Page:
Energy in general is a major issue for the TUI Cruises manager. Cruise vessels must have a constant supply of power. Downtime is out of the question, be it for the hotel operations, safety systems or refrigerating food. Usually, when out at sea, the ship’s engines provide the energy. In port the auxiliary engines are run. For some years there has been talk of an onshore power supply, which would be much more sustainable in the long term. “In public debate we are often asked why we didn’t introduce it long ago. Plug in and bingo!” It’s a striking image, but there is a caveat: “It isn’t that simple. You can’t just flick a switch. The procedure takes some time until the huge connection from shore to ship delivers a reliable supply of energy.” Another challenge: Most ports don’t even have an onshore power supply. The expansion is only just getting underway. Nevertheless, TUI Cruises will be retrofitting its cruise liners Mein Schiff 4 and 5 in 2020. This will enable the two vessels to make use of onshore power at a number of ports in Northern Europe. By 2023 the entire Mein Schiff fleet will be equipped with an OPS connection.

Waste gas treatment can cut emissions considerably on all newbuilds.

To maximise energy efficiency at sea, TUI Cruises has fitted the new liners with smart technology. “We have software to monitor all the on-board systems round the clock and while we are about it we check where we can reduce power consumption even more.” Over the last few years TUI Cruises has recorded hundreds of thousands of data at 19,000 different test points, from individual lamps and air conditioners in the cabins to the central kitchen and the spa and sports facilities. “We identify peak consumption and can trigger countermeasures,” explains Lucienne Damm.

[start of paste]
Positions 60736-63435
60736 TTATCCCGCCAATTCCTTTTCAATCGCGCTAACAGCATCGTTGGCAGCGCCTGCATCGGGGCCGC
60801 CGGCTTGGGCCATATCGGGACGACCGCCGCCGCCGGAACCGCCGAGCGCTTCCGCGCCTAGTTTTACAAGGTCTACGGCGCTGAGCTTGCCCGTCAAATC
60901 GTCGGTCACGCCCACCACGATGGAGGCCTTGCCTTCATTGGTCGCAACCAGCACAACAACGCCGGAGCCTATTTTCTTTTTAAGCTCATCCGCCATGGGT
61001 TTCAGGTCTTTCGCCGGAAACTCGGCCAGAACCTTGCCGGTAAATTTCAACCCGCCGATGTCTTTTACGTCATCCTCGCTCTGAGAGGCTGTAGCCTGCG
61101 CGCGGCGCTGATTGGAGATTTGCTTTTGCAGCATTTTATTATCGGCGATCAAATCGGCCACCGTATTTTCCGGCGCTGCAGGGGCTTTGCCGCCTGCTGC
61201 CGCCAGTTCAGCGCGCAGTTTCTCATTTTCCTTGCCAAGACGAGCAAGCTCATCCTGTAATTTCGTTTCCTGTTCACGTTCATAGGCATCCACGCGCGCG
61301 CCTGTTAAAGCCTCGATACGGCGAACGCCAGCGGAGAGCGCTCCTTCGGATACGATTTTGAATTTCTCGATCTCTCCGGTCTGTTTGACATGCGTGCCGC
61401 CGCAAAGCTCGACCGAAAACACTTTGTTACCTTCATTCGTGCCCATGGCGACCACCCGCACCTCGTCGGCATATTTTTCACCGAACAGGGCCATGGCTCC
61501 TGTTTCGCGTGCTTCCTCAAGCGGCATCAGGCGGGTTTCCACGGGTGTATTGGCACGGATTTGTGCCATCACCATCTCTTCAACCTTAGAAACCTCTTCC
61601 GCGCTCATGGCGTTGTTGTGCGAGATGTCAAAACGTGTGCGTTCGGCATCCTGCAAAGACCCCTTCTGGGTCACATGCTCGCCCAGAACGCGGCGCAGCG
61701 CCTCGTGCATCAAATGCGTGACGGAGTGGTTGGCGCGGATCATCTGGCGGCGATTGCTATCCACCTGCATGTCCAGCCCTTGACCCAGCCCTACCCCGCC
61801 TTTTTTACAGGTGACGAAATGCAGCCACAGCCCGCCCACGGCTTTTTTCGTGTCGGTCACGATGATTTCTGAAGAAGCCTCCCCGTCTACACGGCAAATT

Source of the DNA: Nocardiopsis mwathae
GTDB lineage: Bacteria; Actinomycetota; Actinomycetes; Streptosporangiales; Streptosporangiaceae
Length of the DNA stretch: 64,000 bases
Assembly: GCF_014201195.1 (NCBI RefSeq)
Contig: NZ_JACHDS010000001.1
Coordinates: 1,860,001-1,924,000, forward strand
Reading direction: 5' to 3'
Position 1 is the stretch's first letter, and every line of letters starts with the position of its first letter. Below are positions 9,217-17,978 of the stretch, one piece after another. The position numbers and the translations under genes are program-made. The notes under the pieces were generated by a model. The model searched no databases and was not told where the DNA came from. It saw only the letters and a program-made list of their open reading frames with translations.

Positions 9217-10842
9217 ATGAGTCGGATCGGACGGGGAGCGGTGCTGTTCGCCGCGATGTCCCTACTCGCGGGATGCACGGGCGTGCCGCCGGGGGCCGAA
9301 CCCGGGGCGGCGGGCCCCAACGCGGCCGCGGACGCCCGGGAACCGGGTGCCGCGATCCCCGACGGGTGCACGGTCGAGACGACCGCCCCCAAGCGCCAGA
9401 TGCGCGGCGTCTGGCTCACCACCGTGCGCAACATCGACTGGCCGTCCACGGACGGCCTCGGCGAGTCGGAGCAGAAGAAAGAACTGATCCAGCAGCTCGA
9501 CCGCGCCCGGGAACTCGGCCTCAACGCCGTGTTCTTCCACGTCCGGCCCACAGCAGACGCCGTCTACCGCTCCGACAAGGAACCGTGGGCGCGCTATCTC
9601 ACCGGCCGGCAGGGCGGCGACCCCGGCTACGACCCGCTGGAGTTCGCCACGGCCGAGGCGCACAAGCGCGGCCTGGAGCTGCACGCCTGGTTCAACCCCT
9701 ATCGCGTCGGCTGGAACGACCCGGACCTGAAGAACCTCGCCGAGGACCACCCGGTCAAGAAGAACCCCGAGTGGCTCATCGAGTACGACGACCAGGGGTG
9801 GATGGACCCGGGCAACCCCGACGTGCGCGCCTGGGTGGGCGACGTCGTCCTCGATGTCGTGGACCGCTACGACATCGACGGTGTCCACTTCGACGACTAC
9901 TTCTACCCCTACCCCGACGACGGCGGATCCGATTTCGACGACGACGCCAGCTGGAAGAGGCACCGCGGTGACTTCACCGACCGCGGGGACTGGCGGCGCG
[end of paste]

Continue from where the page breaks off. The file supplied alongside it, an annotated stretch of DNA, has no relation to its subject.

Apart from installing efficient lighting and ventilation equipment, small things often help. “Sometimes it’s a simple change in behaviour: Can a kitchen oven be switched off for a while if it isn’t needed right now?” Another promising area is navigation. “Rather like driving a car, we can steer a ship in ways that reduce fuel consumption by responding to wind and weather conditions or adjusting course,” says the environment manager. “At this point I can only stand by and watch, of course. Our captains and nautical engineers have the best knowhow, and in any case they operate as sustainably as they can.”

50,000 ships ply the ocean waves, being responsible for only 2 per cent of global CO2 emissions. Of all the ships, only 400 are cruise liners. The vast majority are merchant vessels. But most innovation comes from the cruise industry – with positive effects for the whole sector.

These are very wide-ranging measures, and sometimes they are expensive. For Lucienne Damm it is money well spent. The cruise business is growing, and this way it can – or rather should – set an example to the shipping sector as a whole. There are 50,000 ships plying the waves globally, and only about 400 of them are cruise vessels. The lion’s share is down to maritime trading. TUI Cruises had the first fleet, for example, where catalytic converters were fitted to treat waste gas. When Mein Schiff 2 entered service in 2019, the company was able to boast the youngest and most environment-friendly cruise fleet in the world. All the newbuilds have systems to treat waste gas that can cut sulphur emissions by up to 99 per cent, nitrous emissions by up to 75 per cent and soot particles by up to 60 per cent. “Besides, in 2015 we started looking at using liquid natural gas for propulsion, although for Mein Schiff 1 and 2 it was no longer feasible.” That has changed: the technology is being installed in the two newbuilds due for their maiden voyages in 2024 and 2026. Unlike marine diesel oil, liquid gas fuel generates no sulphurous emissions. “Carbon emissions are lower too, but not enough to eliminate the climate impact in shipping in the long term. So now we are looking at the potential for innovative carbon-neutral fuels.” 

Lucienne Damm believes that TUI Cruises is well equipped for this future. “With our fleet of currently seven vessels we can generate huge economies of scale whenever we initiate sustainable projects.“ She can observe progress by the day. Because she exercises a cross-cutting function, she has dealings with colleagues all over the company who are addressing sustainability. But she singles out one target group in particular: “Our most important critics are among us all the time: our holidaymakers. That is why we so often seek their views.” This includes on-board events such as Questions to the Captain and Chats with the Environment Officer. “It’s really fascinating to hear what our customers want to know and what strikes them as important,” says Lucienne Damm. “We learn an enormous amount from that and frequently note more little adjustments we can make.”